Vitagene activation and redox-signaling (carnitine, betaine, vitamins A, E, D, C, Se, Zn, Mn, silymarin and possibly other phytochemicals);

Maintenance of the vitamin E recycling system (vitamin C, Se, Vitamin B1 and B2);

Provision of nutrients required for carnitine synthesis (lysine and methionine, ascorbic acid, vitamin B6 and niacin);

Supporting the liver, a main site of T-2 toxin, ochratoxins, fumonisins and aflatoxins detoxification and gut, responsible to DON detoxification (vitamins E and C, selenium, carnitine, betaine, organic acids, methionine and lysine);

Possessing immunomodulating properties (vitamins A, E, D, C, carnitine, Se, Zn and Mn).

Inclusion of various protective compounds into the diet of farm animals and poultry to decrease negative consequences of stress conditions is quite complicated, firstly, by a decreased feed consumption at time of stress. Secondly, such an approach has a low flexibility, since existing feeding systems do not allow to include anything into the feed loaded into the feed storage bins located near the poultry/pig house (usually several tons of feed for several days feeding). Therefore, before the previous feed is consumed, nothing can be added to the feed. However, sometimes it is necessary to supplement animals/poultry with specific additives very quickly to deal with consequences of unexpected stresses (e.g. mycotoxins in the feed, immunosuppression, high temperature, etc.). In such a case, additive supplementation via drinking system is a valuable option [178]. In fact, modern commercial poultry and pig houses have water medication equipment installed, which can be perfectly used for the aforementioned supplementations. For example, an attempt to address the aforementioned option was implemented in a commercial product PerforMax, containing a vitagene-regulating mixture of 28 compounds, including antioxidants (vitamins E and C), carnitine, betaine, minerals (Zn and Mn) and essential amino acids, and supplied via drinking water. Its efficacy in fighting stresses in commercial poultry production has been recently reviewed [4] and prospects of its use to maintain gut health in weaned piglets and newly hatched chicks was considered [5]. Indeed, it is well known that commercial animal/poultry production is associated with a range of stress conditions including environmental (high temperature), nutritional (mycotoxins and oxidized fat) or internal (vaccinations, disease challenges, etc.) stresses [4,19-20]. In such conditions, supplying the PerforMax with drinking water was shown to have protective effects in growing birds [179-180] as well as in adult birds [4] helping maintain their health, productive and reproductive performance. Therefore, the aforementioned results are the first step to go from the development of the vitagene concept to designing a commercial product and testing it in the commercial conditions of poultry and pig production. We can suggest that this idea could be realized in human nutrition as well. Clearly more research is needed to understand a fundamental role of vitagenes in adaptation to various stresses.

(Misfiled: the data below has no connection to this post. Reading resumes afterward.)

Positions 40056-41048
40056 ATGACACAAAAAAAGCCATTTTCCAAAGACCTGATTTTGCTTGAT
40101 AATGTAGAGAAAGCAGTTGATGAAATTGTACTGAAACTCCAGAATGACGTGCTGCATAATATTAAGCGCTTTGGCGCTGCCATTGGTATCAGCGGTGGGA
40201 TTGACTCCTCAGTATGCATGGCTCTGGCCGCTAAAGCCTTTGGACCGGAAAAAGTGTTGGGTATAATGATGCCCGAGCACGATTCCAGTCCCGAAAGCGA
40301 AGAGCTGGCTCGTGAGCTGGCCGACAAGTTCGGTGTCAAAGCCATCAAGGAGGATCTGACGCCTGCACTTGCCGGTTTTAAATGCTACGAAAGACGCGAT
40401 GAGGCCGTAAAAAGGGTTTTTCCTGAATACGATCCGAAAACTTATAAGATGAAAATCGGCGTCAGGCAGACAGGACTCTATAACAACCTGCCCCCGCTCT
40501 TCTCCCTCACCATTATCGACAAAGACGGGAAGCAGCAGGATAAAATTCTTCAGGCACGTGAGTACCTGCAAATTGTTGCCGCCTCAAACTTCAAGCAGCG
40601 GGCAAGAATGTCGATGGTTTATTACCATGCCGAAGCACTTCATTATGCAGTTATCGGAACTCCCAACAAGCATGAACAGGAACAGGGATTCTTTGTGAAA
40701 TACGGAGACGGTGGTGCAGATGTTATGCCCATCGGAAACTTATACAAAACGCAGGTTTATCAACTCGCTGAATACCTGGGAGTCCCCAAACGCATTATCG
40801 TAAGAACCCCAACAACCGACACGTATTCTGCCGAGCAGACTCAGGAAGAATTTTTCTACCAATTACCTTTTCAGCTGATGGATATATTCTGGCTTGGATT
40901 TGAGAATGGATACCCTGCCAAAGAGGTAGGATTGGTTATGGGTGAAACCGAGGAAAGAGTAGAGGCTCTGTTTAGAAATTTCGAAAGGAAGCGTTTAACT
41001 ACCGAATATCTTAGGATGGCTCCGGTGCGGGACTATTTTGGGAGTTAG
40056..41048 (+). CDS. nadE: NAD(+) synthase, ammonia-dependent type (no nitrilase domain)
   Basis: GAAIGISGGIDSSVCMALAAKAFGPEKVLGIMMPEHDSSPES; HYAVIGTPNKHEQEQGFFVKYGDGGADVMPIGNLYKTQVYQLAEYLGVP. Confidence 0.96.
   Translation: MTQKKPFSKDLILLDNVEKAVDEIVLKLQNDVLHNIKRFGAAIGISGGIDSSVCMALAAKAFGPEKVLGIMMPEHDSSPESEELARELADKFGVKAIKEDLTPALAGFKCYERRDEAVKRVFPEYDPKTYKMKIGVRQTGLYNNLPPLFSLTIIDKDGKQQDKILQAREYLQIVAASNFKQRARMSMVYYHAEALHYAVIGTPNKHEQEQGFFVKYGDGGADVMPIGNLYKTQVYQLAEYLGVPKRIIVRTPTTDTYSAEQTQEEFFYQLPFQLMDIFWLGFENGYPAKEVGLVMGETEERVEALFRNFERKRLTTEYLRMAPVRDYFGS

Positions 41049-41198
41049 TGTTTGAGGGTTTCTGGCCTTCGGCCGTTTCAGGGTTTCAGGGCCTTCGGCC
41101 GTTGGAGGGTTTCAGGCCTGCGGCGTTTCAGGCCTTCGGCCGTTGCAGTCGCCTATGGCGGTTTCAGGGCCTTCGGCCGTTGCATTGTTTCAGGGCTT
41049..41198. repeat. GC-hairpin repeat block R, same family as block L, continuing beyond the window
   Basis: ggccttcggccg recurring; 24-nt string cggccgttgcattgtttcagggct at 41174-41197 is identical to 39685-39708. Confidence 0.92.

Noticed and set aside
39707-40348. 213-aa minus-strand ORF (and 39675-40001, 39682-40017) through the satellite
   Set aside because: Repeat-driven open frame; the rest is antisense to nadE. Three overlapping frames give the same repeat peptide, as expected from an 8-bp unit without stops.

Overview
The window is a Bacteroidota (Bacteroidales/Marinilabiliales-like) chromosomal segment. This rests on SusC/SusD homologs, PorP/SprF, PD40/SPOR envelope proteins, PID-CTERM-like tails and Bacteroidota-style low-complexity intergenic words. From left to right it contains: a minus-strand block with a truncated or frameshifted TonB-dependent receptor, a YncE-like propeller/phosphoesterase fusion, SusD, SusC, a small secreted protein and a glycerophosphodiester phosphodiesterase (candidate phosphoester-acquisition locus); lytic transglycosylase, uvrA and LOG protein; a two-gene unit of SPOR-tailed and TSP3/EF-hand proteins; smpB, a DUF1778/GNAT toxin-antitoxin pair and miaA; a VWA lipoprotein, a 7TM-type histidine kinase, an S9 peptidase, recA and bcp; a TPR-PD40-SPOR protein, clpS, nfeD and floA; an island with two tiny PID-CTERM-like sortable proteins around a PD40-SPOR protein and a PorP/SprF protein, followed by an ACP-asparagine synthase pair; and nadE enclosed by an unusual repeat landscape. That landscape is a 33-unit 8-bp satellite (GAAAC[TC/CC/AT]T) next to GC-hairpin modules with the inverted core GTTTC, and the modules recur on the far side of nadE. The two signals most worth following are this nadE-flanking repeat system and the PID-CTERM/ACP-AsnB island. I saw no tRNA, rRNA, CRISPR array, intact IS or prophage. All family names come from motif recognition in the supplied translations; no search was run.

Conclusions and future directions

From the aforementioned analysis of the data related to SOD in poultry physiology and adaptation to stresses it is possible to conclude:

SOD as important vitagene is the main driving force in cell/ body adaptation to various stress conditions. Indeed, in stress conditions additional synthesis of SOD is an adaptive mechanism to decrease ROS formation;

If the stress is too high SOD activity is decreased and apoptosis is activated;

There are tissue-specific differences in SOD expression which also depends on the strength of such stress-factors as heat, heavy metals, mycotoxins and other toxicants;

SOD is shown to provide an effective protection against lipid peroxidation in chicken embryonic tissues and in semen;

SOD is proven to be protective in heat and cold stress, toxicity stress as well as in other oxidative stress-related conditions in poultry production;

There are complex interactions inside the antioxidant network of the cell/body to ensure an effective maintenance of homeostasis in stress conditions. Indeed, in many cases nutritional antioxidants (vitamin E, selenium, phytochemicals, etc.) in the feed can increase SOD expression;

Regulating effects of various phytochemicals on HSPs need further investigation;

Nutritional means of additional SOD upregulation in stress conditions of poultry production and physiological and commercial consequences await investigation. Indeed, in medical sciences manipulation of SOD expression and usage of SOD mimics are considered as an important approach in disease prevention and treatment;

Vitagene upregulation in stress conditions is emerging as an effective means for stress management.